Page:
Country Profile: Argentina
Geographical location: South America
Population: 41 million (July 2010)
Majority religions: Roman Catholic 92% (less than 20% practicing)
Major historical developments: In 1816, Argentina declared its independence from Spain but until World War II it was dominated by periods of internal political conflict, particularly between civilian and military factions. After World War II, an era of Peronist populism championed social justice (including female suffrage), Argentinean nationalism, and independence from foreign influence. This era came to end in 1976, when a military junta supported by the CIA took power in a coup. The years that followed saw intense repression during a “dirty war” in which thousands of dissidents “disappeared”. Democracy returned in 1983 after the military regime was widely discredited due to unprecedented corruption, the public’s revulsion over the dirty war, and their defeat by the British in Falklands War, all of which eventually led to free elections. In 2007, Argentina elected its first female president, Cristina Fernández de Kirchner.
Human Development Index (HDI) ranking: In 2010, Argentina ranked #46 out of a total of 169 countries measured worldwide. Political system: Argentina operates as a Republic, and the president serves as the chief of state and is elected by popular vote for four-year terms. Argentina also has a multi-party system, with numerous parties in which no one party often has a chance of gaining power alone, and parties must work together to form coalition governments.
Parliamentary system: Bicameral National Congress: Senate (upper house)
and Chamber of Deputies (lower house). Members of both houses are
elected by popular vote.
Electoral system for parliamentary elections: Argentina uses List Proportional Representation (List PR) system in which seats in the parliament are distributed to candidates or parties in proportion to the votes that they receive in the multi-member districts.
Quota type: Legislative Candidate Quotas: Ley de Cupos adopted in 1991 but later revised in 2000, reformed the country’s electoral law to mandate that all party lists must have a minimum of at least 30 percent women among their candidates for all parliamentary elections. To ensure women’s election, the law specified that the regulation of nominating 30 percent women applies to the number of seats that the party is trying to renew. The law also has rank order rules in that it requires at least one woman for every two men nominated on the party candidate lists (Semi-Zipper style all the way down the list); in case the party has only one or two seats to renew, at least one woman must be nominated as one of the top two candidates. In case the party lists do not comply with the electoral law, they will either not be approved or are subject to revision by a judge, who moves women candidates’ names to higher positions on the list prior to the election.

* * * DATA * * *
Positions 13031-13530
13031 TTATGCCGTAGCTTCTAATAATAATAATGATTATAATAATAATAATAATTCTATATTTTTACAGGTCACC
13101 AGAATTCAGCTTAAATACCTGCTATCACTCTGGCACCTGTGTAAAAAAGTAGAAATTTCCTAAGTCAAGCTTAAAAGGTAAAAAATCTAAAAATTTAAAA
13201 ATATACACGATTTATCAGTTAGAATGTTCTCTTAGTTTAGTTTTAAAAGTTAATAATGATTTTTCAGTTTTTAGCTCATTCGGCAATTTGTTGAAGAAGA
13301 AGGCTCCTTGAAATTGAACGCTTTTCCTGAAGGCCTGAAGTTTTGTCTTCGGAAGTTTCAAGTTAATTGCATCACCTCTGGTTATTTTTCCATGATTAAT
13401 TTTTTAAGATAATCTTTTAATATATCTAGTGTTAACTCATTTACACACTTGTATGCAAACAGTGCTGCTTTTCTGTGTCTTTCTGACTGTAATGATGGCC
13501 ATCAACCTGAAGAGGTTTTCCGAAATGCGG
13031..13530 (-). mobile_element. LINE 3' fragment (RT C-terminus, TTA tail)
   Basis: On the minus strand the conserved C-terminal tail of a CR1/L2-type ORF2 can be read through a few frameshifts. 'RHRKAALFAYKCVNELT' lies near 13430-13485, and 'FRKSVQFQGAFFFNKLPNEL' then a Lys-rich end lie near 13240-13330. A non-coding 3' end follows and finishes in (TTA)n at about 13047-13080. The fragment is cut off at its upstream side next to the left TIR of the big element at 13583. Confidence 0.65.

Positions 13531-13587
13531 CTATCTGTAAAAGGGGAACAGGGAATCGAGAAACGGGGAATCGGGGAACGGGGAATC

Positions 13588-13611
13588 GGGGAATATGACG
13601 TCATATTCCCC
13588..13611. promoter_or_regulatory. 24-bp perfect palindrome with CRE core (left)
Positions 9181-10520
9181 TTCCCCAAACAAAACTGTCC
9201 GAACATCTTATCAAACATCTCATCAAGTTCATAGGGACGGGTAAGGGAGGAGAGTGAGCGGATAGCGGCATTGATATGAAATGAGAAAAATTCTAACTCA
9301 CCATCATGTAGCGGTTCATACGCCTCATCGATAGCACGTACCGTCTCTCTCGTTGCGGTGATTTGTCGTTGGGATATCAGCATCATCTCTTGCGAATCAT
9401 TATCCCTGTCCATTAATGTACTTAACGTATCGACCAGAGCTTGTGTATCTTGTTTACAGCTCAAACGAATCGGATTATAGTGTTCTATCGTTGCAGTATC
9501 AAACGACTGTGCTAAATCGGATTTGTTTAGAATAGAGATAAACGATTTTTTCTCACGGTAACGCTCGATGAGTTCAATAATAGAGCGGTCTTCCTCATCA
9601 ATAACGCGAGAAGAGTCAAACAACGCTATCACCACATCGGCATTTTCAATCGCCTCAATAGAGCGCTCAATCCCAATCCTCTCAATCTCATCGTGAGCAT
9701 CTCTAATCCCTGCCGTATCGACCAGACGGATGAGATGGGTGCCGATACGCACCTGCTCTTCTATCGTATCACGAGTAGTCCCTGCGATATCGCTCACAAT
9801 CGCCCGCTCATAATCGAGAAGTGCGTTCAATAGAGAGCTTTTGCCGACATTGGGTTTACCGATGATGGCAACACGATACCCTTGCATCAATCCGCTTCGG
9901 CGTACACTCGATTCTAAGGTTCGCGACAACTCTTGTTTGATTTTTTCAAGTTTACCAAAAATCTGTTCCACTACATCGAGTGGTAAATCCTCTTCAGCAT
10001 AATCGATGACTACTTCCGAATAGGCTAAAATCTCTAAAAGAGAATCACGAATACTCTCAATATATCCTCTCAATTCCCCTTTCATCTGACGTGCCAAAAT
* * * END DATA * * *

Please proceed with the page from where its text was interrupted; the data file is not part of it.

Female suffrage and standing for election: Argentinean women received this right in 1947, while their Argentinean men had received it in 1912.
Voter-turnout for previous parliamentary elections: 73.13% (2007); information for voter-turnout by gender is not readily available.
Women in the parliament (2009 Elections): 99 women from a total of 257 members (39% women).
Country Profile: France
Geographical location: Western Europe
Population: 64 million (July 2010)
Majority religions: Roman Catholic 83-88%; Muslim 5-10%
Major historical political developments: The French Revolution of 1789 witnessed the adoption of the Declaration of the Rights of Man and of the Citizen by the National Assembly, which extended citizenship rights solely to European, property owning men, despite women’s active participation in the revolution. Nonetheless, this document was among the first citizen rights documents in the world, though it did not expand citizenship rights to women. France became an imperial power colonizing parts of the African continent and the Middle East, but suffered extensive losses in its empire, wealth, and rank after the two World Wars. France has revised its constitution and electoral system several times, the last of which (the Fifth Republic) was in 1958, which made France’s political system a hybrid presidential-parliamentary governing system.
Human Development Index (HDI) ranking: In 2010, France ranked #14 from a total of 169 countries measured worldwide.
Political system: France operates as a Republic, and the president serves as the chief of state and is elected by popular vote for five-year terms. France also has a multi-party system, with numerous parties in which no one party often has a chance of gaining power alone, and parties often work together to form coalition governments. In France, the dominant parties are the Union for a Popular Movement, which is a rightist party led by Nicolas Sarkozy (elected in 2007), and the left leaning Socialist Party and the Green Party.
Parliamentary system: Bicameral Parliament: Senate (upper house) and National Assembly (lower house). For the Senate seats, an electoral college elects some of its members while the rest are filled according to a List Proportional Representation system, to which the parity law applies. Members of the National Assembly are elected by popular vote under a Two-Round System (TRS), as defined below, for single-member districts to serve five-year terms. The parity law requires parties to nominate equal percentages of women and men in the country’s single-member constituencies.